Few industries have proven immune to digital disruption. Even the banking industry, filled with companies that have tens and even hundreds of billions of dollars in assets and hundred-plus year histories, is finding itself under siege from startups that aim to take their place.
These so-called “challenger banks”, while nowhere near as big, powerful and rich as their entrenched competition, are finding success by revolutionizing the banking customer experience.
Here are some of the ways they’re doing it.
Rethinking what “banking” is
Different types of customers want and need different things from their bank and this gives challenger banks the opportunity to rethink what “banking” is for the customers they target.
Take, for instance, UK challenger Soldo. It gives businesses the ability to deposit funds into an account held at Barclays and then issue debit MasterCards to their employees as well as contractors and departments. Through the Soldo website and mobile app, customers can track and generate detailed spending reports.
Soldo has built a host of features designed specifically for the needs of businesses that need to authorize their workers to spend. For example, limits, budgets and rules can be set for each individual card issued.
Cards can be turned on and off instantly, and overseas and online transactions can be restricted. Instant notifications can be created to ensure that the appropriate individuals or departments are alerted to transactions.
In effect, Soldo has created a bank exclusively for a very specific kind of banking customer.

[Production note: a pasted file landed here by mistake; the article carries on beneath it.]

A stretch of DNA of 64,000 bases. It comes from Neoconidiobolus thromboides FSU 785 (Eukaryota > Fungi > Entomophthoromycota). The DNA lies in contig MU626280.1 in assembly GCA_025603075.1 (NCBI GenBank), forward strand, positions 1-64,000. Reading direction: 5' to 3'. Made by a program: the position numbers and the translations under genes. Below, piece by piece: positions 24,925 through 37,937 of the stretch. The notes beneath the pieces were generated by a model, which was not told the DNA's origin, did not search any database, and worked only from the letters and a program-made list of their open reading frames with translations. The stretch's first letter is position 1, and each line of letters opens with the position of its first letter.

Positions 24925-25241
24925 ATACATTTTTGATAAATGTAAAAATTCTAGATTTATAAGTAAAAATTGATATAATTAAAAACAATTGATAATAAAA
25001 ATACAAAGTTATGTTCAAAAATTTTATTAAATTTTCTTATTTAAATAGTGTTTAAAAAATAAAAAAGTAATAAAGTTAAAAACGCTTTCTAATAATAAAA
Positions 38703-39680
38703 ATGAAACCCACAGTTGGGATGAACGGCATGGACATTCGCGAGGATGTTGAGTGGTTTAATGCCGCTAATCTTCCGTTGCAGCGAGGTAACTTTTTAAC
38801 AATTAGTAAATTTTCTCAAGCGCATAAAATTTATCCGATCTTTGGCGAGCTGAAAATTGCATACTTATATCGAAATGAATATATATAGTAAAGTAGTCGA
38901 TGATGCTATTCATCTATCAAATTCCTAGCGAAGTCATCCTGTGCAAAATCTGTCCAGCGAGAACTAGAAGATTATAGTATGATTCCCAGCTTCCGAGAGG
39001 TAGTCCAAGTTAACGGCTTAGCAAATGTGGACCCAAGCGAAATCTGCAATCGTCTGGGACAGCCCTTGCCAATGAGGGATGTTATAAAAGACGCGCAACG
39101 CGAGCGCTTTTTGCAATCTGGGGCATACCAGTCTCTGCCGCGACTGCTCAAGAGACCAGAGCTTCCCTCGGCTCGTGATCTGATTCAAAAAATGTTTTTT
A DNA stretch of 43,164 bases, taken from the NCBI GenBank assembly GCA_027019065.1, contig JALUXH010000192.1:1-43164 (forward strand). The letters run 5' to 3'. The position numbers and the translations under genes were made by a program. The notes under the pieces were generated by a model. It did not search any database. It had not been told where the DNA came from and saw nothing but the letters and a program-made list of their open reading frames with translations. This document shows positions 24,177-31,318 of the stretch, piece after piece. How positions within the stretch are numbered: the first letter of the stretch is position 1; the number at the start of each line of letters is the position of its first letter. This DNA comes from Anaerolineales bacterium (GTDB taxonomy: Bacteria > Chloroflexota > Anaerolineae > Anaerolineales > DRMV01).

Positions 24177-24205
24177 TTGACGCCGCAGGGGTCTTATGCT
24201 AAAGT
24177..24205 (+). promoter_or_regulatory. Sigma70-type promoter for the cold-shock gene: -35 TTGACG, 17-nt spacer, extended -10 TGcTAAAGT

Creating mobile-centric user experiences
The rise of the smartphone has changed the way individuals, particularly those under the age of 50, want to interact with their banks and challenger banks are taking advantage of this by creasing mobile-friendly user experiences.
In fact, some go so far as to make it clear that they’re all about mobile. For example, Atom’s homepage states “We’re the UK’s first bank built exclusively for mobile.”
Virtually every challenger bank offers an iOS and Android app that is designed to appeal to consumers tired of using the clunky and not-always-so-useful apps that many big banks still offer their customers.
The apps of challenger banks tend to be much slicker and, more importantly, offer functionality that makes it super easy for users to perform common functions and access the data they need.
Case in point: American challenger bank Moven offers an account, debit card, and app that “all work together to help you understand and manage your spending.” When a purchase is made with the Moven debit card, the Moven app automatically categorizes the purchase and tracks spend, making it possible for Moven customers to see exactly how much they’re spending and where.
The app’s Spending Meter shows monthly spend at a glance, and a Spending Spikes feature alerts customers when Moven notices they’re spending more than usual.
Finally, Moven makes it possible for customers to send money to other people via email or SMS, even if they’re not Moven customers.
Building innovative technology